Strange and Heroic Police Deaths

The New Zealand Police website, I recently discovered, has a couple of pages dedicated to the memory of police staff who have died in the line of duty – either as a result of a criminal act, or as a direct result of duty. And there are contained in these two pages stories both poignant and strange.


Drowning was a common cause of death for coppers, particularly in the early years, including a number who died in various bodies of water over the years “while on police business” – unspecified.

The first New Zealand police officer to die in the line of duty was Senior Constable Henry Porter, who “died while doing night rounds” in Port Chalmers near Dunedin in the winter of 1887. He was checking that a hulk in the port wasn’t being targeted by arsonists again, and due to a lack of site safety, he accidentally fell in and drowned.

View of old Port Chalmers looking from the hill above the harbour, looking down towards the wharves, 1870s

Ten years later, Sergeant Florence O’Donovan and Constable Alfred Stephenson drowned while rescuing people during floods in Napier. (It is worth noting that Florence O’Donovan was a man, with a great big bushy beard to avoid any confusion. The first woman to become a sergeant in the NZ Police was Betty Bennett in 1961 – later Inspector Bennett.)

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In Praise of Old Technology: The Terraced House

Terraced houses – also known as row houses and even townhouses – are an older technology than you might imagine. What, after all, is a longhouse but a row of terraced housing without the firewalls separating each part?

A Vietnamese long-house on short stilts. One end with a deck and door is visible, and one side with three open windows with shutters.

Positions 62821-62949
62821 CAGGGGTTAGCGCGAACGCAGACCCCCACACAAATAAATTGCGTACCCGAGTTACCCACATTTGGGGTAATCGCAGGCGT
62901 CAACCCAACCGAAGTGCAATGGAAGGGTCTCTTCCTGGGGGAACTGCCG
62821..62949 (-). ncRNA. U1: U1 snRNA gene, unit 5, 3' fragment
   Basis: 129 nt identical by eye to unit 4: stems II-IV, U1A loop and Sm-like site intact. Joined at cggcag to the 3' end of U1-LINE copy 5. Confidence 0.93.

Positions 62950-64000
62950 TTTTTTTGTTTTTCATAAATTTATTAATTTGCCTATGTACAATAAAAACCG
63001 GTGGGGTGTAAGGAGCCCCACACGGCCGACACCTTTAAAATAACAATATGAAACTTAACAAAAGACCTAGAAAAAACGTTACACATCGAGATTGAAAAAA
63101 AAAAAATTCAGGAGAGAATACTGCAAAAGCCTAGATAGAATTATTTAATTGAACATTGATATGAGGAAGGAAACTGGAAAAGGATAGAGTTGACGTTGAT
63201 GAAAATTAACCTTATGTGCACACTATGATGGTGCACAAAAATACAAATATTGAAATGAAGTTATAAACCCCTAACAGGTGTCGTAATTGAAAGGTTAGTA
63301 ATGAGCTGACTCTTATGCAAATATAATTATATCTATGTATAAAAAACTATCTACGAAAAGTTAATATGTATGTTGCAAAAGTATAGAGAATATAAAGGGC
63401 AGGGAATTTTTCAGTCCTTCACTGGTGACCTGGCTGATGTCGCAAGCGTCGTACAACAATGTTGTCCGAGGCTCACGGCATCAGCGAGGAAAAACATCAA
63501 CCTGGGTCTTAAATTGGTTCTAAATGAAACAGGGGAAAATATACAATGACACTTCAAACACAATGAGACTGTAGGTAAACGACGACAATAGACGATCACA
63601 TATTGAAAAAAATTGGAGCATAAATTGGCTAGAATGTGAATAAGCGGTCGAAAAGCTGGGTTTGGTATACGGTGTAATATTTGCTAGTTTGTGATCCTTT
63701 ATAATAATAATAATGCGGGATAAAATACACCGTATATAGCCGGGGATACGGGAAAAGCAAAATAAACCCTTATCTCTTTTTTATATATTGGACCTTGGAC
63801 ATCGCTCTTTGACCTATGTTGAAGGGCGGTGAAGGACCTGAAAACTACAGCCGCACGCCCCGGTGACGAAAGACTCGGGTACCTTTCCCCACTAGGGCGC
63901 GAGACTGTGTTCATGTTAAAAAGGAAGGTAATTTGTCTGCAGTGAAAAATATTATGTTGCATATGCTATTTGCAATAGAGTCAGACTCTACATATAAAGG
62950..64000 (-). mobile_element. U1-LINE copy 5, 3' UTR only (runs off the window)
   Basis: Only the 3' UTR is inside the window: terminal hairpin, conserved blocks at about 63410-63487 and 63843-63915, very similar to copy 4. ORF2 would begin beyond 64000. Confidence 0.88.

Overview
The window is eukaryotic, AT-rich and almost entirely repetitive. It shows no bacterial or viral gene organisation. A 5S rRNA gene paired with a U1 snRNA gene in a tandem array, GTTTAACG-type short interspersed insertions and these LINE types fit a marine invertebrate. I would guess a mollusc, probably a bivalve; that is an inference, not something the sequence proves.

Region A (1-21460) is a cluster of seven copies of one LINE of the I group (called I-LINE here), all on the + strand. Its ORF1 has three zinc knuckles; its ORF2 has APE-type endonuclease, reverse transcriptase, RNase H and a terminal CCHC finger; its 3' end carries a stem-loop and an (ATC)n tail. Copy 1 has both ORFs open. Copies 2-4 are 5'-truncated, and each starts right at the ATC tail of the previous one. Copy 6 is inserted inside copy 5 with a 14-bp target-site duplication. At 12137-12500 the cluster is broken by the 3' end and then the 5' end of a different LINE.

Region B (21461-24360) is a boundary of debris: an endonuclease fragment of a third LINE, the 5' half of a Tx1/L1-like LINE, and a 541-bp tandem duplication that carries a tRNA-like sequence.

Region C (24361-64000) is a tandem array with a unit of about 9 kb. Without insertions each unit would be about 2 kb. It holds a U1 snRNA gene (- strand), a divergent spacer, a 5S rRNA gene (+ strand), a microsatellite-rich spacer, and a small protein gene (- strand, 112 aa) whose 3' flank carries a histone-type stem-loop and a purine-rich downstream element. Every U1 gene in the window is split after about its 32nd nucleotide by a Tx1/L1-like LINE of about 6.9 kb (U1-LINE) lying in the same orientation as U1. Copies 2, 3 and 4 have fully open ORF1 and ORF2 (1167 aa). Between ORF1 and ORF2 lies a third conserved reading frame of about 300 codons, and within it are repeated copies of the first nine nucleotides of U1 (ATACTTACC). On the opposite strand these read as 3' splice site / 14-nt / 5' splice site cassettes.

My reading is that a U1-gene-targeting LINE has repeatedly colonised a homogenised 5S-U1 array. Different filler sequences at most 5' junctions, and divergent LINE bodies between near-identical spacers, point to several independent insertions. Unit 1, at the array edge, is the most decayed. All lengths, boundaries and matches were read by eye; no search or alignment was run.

The firewalls are, however, an important development. They remove one of the main disadvantages to the longhouse: the possibility that someone will – accidentally or otherwise – burn down the whole neighbourhood in one go.

(Where I grew up, it was not unknown for people to burn their own house down as a way to make someone else feel bad about What They Did, and this is a large part of why they don’t live in longhouses any more. Hard to tell if burning your house down is passive-aggressive or just plain aggressive, when it’s also everybody else’s house.)

Terraced houses, you may recall, were in the news not so long ago. Kirstie Allsopp, co-presenter of Location, Location, Location, was being condemned for opposing detached housing, despite living in a “nice detached Devon property” (to which she responded, “Most Jacobean mansions are detached, you morons. In London I live in a block of flats”).

On closer inspection, it is only the building of detached housing where terraced housing would be more suitable that has attracted her ire. As she points out, “It’s not the fact that they are detached; it’s the quality of them. Better to build semis or terraced houses with bigger gardens, better heat & sound insulation and, vitally, more space inside, than pretend those tiny little gaps means they are “detached” and somehow better.”

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Gandhi, Chaplin, and the Symbol of Non-Violence

When Charlie Chaplin met Gandhi…sounds like the beginning of a joke. But in fact they did meet, in London, in 1931. Here you see Chaplin (seated, dark suit) next to Gandhi (seated, Gandhi).

Black and white photograph of M K Gandhi, Sarojini Naidu, Charlie Chaplin, and others.

The conversation included Gandhi explaining to Chaplin that his use and promotion of the charkha (traditional Indian spinning wheel, used for spinning cotton) wasn’t a rejection of more recent technologies – Luddite, we’d probably say these days – but rather a rejection of the exploitative system that those technologies were then serving.

Which, to be fair, is also how the actual Luddites looked at it. They didn’t object to labour-saving machinery. They objected to the idea that labour-saving was interpreted by employers to mean not “the machine does more, so now workers don’t have to work quite so hard” but rather “the machine does more, so we can work fewer people just as hard as before (and it’s not our business if the rest of them starve)”.

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